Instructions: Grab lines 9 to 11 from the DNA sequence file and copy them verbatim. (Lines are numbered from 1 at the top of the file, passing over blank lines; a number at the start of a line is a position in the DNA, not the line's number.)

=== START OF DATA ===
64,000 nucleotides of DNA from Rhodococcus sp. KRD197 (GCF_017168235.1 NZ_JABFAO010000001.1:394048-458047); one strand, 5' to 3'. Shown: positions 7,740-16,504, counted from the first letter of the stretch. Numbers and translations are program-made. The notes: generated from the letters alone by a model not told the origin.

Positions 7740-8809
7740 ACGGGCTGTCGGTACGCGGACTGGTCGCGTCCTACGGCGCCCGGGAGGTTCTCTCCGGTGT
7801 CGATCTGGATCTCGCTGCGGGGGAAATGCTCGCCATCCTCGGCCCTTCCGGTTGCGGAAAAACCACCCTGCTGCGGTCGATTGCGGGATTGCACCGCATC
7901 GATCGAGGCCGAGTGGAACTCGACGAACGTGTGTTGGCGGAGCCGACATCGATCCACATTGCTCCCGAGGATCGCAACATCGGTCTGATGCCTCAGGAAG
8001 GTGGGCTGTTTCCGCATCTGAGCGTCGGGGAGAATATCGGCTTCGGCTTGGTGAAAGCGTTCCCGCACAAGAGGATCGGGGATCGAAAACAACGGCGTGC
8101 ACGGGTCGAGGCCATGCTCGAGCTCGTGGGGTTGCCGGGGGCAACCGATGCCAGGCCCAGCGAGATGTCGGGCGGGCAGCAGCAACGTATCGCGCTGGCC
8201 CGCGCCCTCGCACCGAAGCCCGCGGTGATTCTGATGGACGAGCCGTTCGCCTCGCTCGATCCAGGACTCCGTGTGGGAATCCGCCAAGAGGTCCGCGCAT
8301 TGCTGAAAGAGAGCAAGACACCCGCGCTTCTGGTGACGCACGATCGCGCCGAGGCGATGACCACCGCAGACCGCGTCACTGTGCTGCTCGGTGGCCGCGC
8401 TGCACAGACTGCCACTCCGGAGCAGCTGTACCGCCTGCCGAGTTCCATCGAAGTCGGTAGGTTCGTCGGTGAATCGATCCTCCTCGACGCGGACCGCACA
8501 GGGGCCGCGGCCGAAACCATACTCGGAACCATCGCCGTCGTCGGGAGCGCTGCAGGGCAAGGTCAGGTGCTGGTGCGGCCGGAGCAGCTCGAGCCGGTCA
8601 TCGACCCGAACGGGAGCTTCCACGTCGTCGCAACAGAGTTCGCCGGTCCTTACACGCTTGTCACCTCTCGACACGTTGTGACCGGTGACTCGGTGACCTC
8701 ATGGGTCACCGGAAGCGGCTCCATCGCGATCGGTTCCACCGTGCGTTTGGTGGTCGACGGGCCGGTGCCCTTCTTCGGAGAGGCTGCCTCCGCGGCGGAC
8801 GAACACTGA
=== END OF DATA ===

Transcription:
8301 TGCTGAAAGAGAGCAAGACACCCGCGCTTCTGGTGACGCACGATCGCGCCGAGGCGATGACCACCGCAGACCGCGTCACTGTGCTGCTCGGTGGCCGCGC
8401 TGCACAGACTGCCACTCCGGAGCAGCTGTACCGCCTGCCGAGTTCCATCGAAGTCGGTAGGTTCGTCGGTGAATCGATCCTCCTCGACGCGGACCGCACA
8501 GGGGCCGCGGCCGAAACCATACTCGGAACCATCGCCGTCGTCGGGAGCGCTGCAGGGCAAGGTCAGGTGCTGGTGCGGCCGGAGCAGCTCGAGCCGGTCA